Large New Whale Species Identified in the Gulf of Mexico

Named Rice’s whale, the species can reach lengths of 42 feet and lives in the Gulf’s warm waters all year

Stranded Rice's whale
A 38-foot male whale washed up along Sandy Key in the Florida Everglades in January 2019. Researchers have now determined that the whale is a member of a previously unknown species they've dubbed Rice's whale. A necropsy revealed a 3-inch hunk of plastic lodged in its gut that may have contributed to its demise. NOAA / Florida Fish and Wildlife Commission

In 2019, a 38-foot baleen whale washed up near the Florida everglades, but now researchers suspect the individual may belong to a brand new species—Rice’s whale (Balaenoptera ricei)—that calls the Gulf of Mexico home, reports Zachary T. Sampson for the Tampa Bay Times.

A study detailing the discovery of Rice’s whale, published last month in the journal Marine Mammal Science, suggests there may be fewer than 100 of the new species left in the wild, instantly adding the species to the list of critically endangered species, according to a statement from the National Oceanic and Atmospheric Administration.

Dale Rice, a marine mammal scientist with a storied 60-year career, is the new species’ namesake. Rice recognized that a small population of whales was living in the northeastern part of the Gulf of Mexico year-round in the 1990s. But at the time, the assumption was that these were a sub-population of Bryde’s whales, reports Greg Allen for NPR.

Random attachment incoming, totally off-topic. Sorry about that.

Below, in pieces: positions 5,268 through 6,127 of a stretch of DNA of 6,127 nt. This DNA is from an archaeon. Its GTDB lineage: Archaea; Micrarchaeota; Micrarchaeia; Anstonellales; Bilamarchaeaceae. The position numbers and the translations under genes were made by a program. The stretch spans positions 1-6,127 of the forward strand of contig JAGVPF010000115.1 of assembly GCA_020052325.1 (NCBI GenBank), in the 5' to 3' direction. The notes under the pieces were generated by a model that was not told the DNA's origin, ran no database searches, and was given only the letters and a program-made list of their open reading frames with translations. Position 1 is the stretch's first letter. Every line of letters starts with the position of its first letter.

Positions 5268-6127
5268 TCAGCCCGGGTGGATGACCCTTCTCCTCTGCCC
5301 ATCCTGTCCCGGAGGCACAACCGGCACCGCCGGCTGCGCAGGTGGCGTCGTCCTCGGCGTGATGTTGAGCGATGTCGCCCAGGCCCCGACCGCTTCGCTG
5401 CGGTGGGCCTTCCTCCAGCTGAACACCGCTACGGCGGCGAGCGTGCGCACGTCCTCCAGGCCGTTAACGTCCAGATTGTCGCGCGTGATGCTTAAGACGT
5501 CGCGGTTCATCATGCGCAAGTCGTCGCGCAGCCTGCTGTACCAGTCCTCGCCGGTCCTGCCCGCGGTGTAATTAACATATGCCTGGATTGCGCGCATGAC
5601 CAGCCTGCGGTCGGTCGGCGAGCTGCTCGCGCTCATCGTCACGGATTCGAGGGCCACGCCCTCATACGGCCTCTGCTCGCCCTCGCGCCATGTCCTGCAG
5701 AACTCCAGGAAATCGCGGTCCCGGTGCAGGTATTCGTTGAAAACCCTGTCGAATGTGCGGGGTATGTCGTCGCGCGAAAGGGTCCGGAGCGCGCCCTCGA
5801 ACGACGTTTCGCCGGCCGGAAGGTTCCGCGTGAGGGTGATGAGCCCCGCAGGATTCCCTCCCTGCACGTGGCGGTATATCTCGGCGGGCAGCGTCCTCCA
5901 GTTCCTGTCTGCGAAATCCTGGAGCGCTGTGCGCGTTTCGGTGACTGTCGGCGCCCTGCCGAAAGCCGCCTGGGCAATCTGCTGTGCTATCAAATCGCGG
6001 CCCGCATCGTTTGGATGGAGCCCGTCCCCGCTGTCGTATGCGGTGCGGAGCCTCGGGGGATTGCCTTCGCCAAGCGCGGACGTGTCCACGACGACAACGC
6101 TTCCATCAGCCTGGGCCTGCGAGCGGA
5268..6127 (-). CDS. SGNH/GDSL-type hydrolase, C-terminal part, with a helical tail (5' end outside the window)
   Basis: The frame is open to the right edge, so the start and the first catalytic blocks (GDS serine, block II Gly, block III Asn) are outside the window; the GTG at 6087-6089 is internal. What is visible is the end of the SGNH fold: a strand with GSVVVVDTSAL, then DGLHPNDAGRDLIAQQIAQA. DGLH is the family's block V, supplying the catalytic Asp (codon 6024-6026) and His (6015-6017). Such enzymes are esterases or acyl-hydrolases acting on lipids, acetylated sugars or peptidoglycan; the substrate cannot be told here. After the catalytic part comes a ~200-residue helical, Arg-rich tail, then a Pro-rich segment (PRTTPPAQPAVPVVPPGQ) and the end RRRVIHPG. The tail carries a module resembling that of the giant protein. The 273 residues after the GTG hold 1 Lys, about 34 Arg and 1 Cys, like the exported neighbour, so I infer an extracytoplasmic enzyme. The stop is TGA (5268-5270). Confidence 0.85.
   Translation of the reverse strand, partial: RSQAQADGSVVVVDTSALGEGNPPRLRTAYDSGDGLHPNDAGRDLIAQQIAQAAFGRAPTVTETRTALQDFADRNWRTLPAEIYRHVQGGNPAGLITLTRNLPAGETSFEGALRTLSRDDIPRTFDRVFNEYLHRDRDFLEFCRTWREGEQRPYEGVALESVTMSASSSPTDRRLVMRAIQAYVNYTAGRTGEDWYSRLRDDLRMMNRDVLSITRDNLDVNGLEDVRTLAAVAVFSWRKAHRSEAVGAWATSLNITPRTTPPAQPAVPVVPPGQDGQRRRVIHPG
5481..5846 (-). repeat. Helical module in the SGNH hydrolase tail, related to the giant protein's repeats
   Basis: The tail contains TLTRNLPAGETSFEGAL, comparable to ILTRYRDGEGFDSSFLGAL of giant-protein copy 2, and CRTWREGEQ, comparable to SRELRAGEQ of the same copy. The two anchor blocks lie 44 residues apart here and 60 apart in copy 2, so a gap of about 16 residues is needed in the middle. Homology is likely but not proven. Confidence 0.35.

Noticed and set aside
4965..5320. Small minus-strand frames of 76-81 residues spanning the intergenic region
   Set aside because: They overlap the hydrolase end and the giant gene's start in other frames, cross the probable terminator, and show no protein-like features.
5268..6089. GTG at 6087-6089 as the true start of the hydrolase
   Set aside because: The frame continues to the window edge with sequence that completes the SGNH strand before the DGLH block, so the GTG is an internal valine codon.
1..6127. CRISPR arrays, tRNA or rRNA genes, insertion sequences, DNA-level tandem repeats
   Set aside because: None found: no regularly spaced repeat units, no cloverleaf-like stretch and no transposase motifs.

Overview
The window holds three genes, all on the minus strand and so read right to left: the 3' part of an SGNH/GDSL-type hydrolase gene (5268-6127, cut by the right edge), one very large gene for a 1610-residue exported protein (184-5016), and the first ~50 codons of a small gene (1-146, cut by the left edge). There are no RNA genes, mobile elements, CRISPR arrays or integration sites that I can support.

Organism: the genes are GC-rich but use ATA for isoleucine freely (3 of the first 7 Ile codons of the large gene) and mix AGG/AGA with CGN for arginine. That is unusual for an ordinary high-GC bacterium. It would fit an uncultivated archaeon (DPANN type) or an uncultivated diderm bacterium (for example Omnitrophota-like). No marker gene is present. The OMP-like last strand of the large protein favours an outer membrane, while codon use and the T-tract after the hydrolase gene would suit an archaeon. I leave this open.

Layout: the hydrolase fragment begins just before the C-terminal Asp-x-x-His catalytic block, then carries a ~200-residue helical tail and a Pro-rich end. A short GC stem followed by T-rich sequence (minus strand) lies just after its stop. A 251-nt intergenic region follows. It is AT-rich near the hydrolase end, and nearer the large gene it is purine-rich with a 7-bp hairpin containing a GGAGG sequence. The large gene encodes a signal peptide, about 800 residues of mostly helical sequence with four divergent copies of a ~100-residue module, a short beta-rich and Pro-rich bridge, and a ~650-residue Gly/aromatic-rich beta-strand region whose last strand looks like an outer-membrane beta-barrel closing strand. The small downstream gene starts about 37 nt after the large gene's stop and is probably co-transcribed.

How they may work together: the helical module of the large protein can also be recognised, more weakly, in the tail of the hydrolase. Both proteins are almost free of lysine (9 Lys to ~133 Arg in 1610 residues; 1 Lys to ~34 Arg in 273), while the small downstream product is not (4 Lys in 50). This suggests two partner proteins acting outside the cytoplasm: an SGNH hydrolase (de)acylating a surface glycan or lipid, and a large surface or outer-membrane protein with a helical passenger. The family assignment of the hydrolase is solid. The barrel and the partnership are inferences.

In 2008, NOAA scientists conducted a genetic analysis of tissue samples from the mysterious Gulf population. That analysis suggested the population was genetically distinct from other Bryde’s whales, reports Michael Marshall of New Scientist.

“But we didn’t have a skull,” Patricia Rosel, a geneticist at the NOAA Southeast Fisheries Science Center and lead author of the paper, tells New Scientist. A skull, Rosel says, is essential to establishing a new species of whale.

When a fisher spotted a 38-foot carcass near Sandy Key in 2019, measurements and other data from the necropsy suggested it was worth a closer look.

"Through some really enormous efforts of the stranding network to respond to that dead whale...and save it and preserve it, we were finally able to look at the skull morphology and make comparisons to those other Bryde's whales," Rosel tells NPR.

Scientist examines whale skull
NOAA's Patricia Rosel examines the skull of what is now officially Rice's whale in the collections of the Smithsonian National Museum of Natural History. NOAA

To clean the massive skeleton for study, NOAA scientists and members of the Marine Mammal Stranding Network buried it underground at Fort De Soto Park for several months, and finally unearthed the bones and shipped them to the Smithsonian’s National Museum of Natural History where Rosel and others were able to study the specimen in detail.

The skull revealed tell-tale anatomical divergences from Bryde’s whale, in particular, bones atop the skull surrounding the animal’s blowhole, according to the Tampa Bay Times.

Chris Ciaccia of Live Science reports the newly minted Rice's whale can weigh up to 60,000 pounds and reach lengths of 42 feet. That’s a bit smaller than Bryde's whales, which can exceed 50 feet. Researchers estimate the new species can live to around 60 years old, but more data is needed to confidently establish a maximum age.

“Even something as large as a whale can be out there and be really different from all the whales, and we don’t even know it,” Rosel tells the Tampa Bay Times. “It really brings to light the urgent need of conserving and protecting these animals in the gulf, and making sure we don’t lose another marine mammal species like we already have.”

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